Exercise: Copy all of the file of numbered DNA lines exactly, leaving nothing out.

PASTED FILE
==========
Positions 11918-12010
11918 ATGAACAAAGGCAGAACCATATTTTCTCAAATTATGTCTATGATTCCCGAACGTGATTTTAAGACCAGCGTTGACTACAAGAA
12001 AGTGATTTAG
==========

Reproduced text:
Positions 11918-12010
11918 ATGAACAAAGGCAGAACCATATTTTCTCAAATTATGTCTATGATTCCCGAACGTGATTTTAAGACCAGCGTTGACTACAAGAA
12001 AGTGATTTAG